Our own survival at stakeNorth Korea is an expert in surprise attacks. Its propensity for coup de main has never gotten old. Its quintessential attack was the dawn foray across the southern border on June 25, 1950. On Wednesday Pyongyang shocked the world by announcing that it successfully carried out a hydrogen bomb test. The news was startling as a hydrogen bomb would be much more powerful than the plutonium-based nuclear weapons the country tested before.
North Korea has always been unpredictable. Being predictably unpredictable has become a strategy for the Kim family dynasty. Current leader Kim Jong-un said nothing out of the ordinary in his annual New Year’s address. He did not even mention the nuclear weapons development he had highlighted in previous New Year’s addresses over the last three years. Most North Korean watchers commented that Pyongyang might be finally placing its economy ahead of its military ambitions. Pyongyang must be laughing for having fooled us for a few days, at least. Then again, it has always been a master of the art of inconstancy.
North Korea is hyping its feat of developing “a higher level of nuclear power” and “a nuclear deterrence of justice” against the United States. To Pyongyang, Washington is all that matters. The self-proclaimed H-bomb test - although many doubt that’s what it was at all - was aimed at drawing the attention of the leadership in Washington entirely preoccupied with Middle East affairs. It defiantly touted the test as the “biggest event for the race.” The race it refers to is our own, although we get no bragging rights on this side of the border.
A hydrogen bomb is more advanced than a typical atomic bomb and can be hundreds of times more destructive. North Korea is sending a clear message that it is a state capable of delivering nuclear weapons. President Park Geun-hye’s assessment was unequivocal: “The fundamental character of the North Korean nuclear problem could change.”
Nuclear weapons can define a state’s status in the world. Without them, North Korea would be an unpleasant regime ruling a poor country with conventional arms. The only shipments arriving at North Korean docks would be donations. As a nuclear state, it poses a threat to the entire international society. It must be dealt with. Aid shipments would be motivated by fear rather than pity. Pyongyang has learned the power and appeal of nuclear weaponry. North Korea therefore will never give up it nuclear capability. It would be a colossal strategic blunder.
Our perspective on North Korea’s nukes must radically change. We should no longer expect to settle things through dialogue. Decades of dialogue produced nothing. We were wrong to believe Pyongyang would inevitably come to the negotiating table because of economic hardship. North Korea has been unwavering in its pursuit of nuclear development.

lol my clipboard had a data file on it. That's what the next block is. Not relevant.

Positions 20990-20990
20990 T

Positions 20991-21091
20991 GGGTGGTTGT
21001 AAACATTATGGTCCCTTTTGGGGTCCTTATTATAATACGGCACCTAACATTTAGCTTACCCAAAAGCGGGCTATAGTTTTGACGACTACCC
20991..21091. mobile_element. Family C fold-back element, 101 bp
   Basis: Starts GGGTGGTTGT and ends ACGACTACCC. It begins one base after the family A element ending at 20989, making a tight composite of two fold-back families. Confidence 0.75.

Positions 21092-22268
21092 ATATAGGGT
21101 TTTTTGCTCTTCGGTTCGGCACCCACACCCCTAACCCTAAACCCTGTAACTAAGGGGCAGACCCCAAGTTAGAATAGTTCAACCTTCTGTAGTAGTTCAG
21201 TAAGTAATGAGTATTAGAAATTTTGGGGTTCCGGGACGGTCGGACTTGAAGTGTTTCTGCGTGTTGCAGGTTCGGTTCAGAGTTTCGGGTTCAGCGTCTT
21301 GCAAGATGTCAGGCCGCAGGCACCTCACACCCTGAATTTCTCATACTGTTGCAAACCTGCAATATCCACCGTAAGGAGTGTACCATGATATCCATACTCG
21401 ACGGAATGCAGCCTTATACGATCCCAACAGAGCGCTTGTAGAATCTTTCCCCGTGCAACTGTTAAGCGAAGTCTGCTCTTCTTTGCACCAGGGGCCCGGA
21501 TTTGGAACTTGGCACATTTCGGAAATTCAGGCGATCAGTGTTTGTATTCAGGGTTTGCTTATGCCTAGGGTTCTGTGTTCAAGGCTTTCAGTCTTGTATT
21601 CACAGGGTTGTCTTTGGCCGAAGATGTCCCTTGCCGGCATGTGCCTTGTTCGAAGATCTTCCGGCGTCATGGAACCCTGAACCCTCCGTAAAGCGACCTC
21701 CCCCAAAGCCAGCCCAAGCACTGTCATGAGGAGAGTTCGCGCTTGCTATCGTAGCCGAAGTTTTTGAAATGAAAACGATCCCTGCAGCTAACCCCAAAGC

Yes, the North Korean economy is a basket case. It is constantly short of electricity and food. People live meagerly. North Korea has endured terrible famines in the 1990s. Its society has become accustomed to hunger and poverty. Economic promises will never move Pyongyang to give up its nukes.
North Korea has succeeded in grabbing the world’s attention. International society will mull reinforced sanctions. Washington is likely to stand at the forefront. But our side of the peninsula remains calm. It has shrugged off the latest news as if hearing a boy crying wolf for the umpteenth time. People regard the North Korean nuclear bluff as an international matter, something for Washington and Beijing to deal with. We take on the bystander’s apathy. This projection of responsibility abroad comes from a lack of a secure sovereignty. It’s a lasting side effect of the lengthy six-party negotiating process.
During a summit with our president, Chinese President Xi Jinping repeatedly made mention of a nuclear-free Korean Peninsula. The relationship between Beijing and Pyongyang has soured since the young ruler ascended to the throne. There was an embarrassing incident in December when North Korea’s all-female Moranbong band suddenly called off scheduled concerts in Beijing over “communications issues.” Beijing clearly insulted Pyongyang. The surprise H-bomb test would further chill Sino-North Korean ties.
But the heart of the matter hasn’t changed much: Beijing cannot cut off Pyongyang because of its strategic value. North Korea remains the buffer zone against U.S. influence on the peninsula. China is testing the United States with South China Sea territorial issues. Those tensions will likely continue this year. Beijing’s ability to restrain North Korea will be limited. Its condemnations of this week’s nuclear test will be rhetorical and phoney.
Japanese Prime Minister Shinzo Abe responded more sharply. He said the test was intolerable and threatened Japan’s security. The North Korean provocation gives him a good excuse to accelerate his strengthening of Japan’s military power. Abe could make his country capable of starting a war again.
Our viability is at stake. We must reassert our sovereignty and self-determination. We must take matters to heart in order to solve the nuclear problem. It is our responsibility to solve the nuclear and economic problems of North Korea. We must embark on a public debate on a range of security issues including employing the U.S. Terminal High-Altitude Area Defense anti-missile system and pursuing our own nuclear development. By taking the initiative, we can muster the will, creativity and wisdom to address the problem. After all, we are not bystanders.
JoongAng Ilbo, Jan. 7, Page 31
The author is a senior columnist of the JoongAng Ilbo.
by Park Bo-gyoon